Anyone heard of reusable headgaskets & double gasketing said gaskets


#1

This young fellow asked me to drop by and help him start an engine that he had rebuilt. It is a Dodge 3.0…not sure what year he said it was.

This is his first time rebuilding an engine and he has made a few mistakes leading me to believe he should have left someone else build the engine.
None of the internals were laid out as it was disassembled, so the connecting rod for cylinder 1 may now be on number 4s spot, and the lifter and push rod could be from #5. Hell the pistons could be facing backwards…or at least some of them.
He told me he used U-tube videos for guidance. He didn’t even have any manual to look up any info.

I got the distributor in and we got the engine to start. It ran good, but we shut it down when I noticed a huge puddle of oil under the engine. We never even had a chance to get a timing light on it. He had tightened the oil filter so tight that the gasket rolled right out. I told you he made some mistakes.
I also told him that on the next attempt to start it, I’d like the valve covers off. Only because I’m worried that not all the bearings were not lined up with the oil passages in the crankshaft.
Now he has the heads off and being worked on at a machine shop. Turns out the valve spring keepers were not the right ones and he had found some off when he pulled the valve covers. I also questioned him about his rebuilding and he did not reinstall the valves into the same location as they originally came from. Maybe that is why he is having the heads rebuilt.

We talked again and when I told him that he needed new head gaskets when he installs the heads, he insisted that the type he bought were reusable.
I have never heard of this and would never reuse those gaskets, for the fear that they may fail and I’d be pulling heads again soon. I wouldn’t want to make it a habit!!!
He also told me that the clearance between the open valves and the top of the pistons were a few thousands shy so he was told to double gasket the heads.
I have never heard of this either.

I’m not about to be involved in the internals of this motor because I do not want to be blamed for any internal problems.

So have any of you heard of reusable head gaskets or double gasketing a head.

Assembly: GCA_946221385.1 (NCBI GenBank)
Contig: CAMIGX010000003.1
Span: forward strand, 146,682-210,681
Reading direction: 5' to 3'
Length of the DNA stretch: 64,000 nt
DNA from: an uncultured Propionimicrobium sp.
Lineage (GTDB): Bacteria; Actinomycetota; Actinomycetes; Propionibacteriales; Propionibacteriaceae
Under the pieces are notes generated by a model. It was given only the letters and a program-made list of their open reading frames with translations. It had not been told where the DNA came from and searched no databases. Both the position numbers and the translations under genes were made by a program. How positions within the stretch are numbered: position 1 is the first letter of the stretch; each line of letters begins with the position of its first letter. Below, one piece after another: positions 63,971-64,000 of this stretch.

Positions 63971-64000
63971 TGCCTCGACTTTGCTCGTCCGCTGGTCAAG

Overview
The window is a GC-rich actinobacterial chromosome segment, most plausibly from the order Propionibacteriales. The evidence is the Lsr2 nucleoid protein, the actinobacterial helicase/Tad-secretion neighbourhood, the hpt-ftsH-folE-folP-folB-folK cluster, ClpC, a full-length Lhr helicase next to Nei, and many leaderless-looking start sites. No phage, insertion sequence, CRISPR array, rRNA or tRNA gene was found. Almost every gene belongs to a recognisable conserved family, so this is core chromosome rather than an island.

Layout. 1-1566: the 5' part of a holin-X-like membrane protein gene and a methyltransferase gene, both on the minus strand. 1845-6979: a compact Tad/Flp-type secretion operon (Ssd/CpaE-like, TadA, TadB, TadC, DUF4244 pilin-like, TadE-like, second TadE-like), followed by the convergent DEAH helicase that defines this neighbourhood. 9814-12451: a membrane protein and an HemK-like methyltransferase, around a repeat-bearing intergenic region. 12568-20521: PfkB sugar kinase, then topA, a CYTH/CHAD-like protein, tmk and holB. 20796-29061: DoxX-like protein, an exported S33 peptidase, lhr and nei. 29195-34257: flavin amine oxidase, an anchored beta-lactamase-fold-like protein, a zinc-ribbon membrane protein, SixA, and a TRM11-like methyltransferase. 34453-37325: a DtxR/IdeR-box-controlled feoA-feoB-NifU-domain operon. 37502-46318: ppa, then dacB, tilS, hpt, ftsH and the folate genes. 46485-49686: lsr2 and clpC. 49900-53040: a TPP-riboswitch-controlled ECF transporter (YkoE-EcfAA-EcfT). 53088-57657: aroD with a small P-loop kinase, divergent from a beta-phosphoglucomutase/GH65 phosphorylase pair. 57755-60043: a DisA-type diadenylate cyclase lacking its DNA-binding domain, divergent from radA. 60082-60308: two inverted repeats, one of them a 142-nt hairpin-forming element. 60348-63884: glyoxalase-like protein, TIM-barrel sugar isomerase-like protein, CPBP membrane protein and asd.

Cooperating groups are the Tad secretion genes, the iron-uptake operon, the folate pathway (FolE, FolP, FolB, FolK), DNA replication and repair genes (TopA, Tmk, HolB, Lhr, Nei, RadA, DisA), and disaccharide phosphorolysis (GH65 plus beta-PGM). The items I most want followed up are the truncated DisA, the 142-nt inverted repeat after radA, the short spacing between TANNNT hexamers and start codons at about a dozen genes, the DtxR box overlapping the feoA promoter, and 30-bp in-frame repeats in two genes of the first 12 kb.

Yosemite


#2

Never!

Once you torque the head bolts down, the head gaskets are compressed to a certain point to create the proper seal. Once that compression occurs, the head gasket can’t be reused.

Reuse the head gasket?

You should check if the head bolts can even be reused.

If they’re torque-to-yield type head bolts, they must also be replaced.

Tester


#3

There’s no such thing as a reusable gasket. Especially a headgasket.
I’ve heard of double gasketing a head… but I’ve never heard of it working. It’s a really really bad shortcut. Overlaying a bad gasket with a good gasket will not make the bad gasket good again. It’ll make the good gasket bad.

You’re smart to do no more than make suggestions. Long ago I rebuilt a carburetor for a coworker, and the rebuild went beautifully, but every single thing that went wrong with the car (an old beater) he insinuated that I’d done. From that day on I swore never to do the work for someone else. I’ll help them, I’ll advise them, I’ll warn them if appropriate, I’ll even offer moral support, but they have to turn the wrenches… and they have to make the decisions. In the case you describe, getting your hands dirty is a recipe for trouble. I get the willys just thinking of where and how he might have installed the rings. I won’t even torture myself thinking about the bearings. There’re 1000 things that could have been done wrong that will show up one by one when the engine gets running. I would not want my fingerprints on it.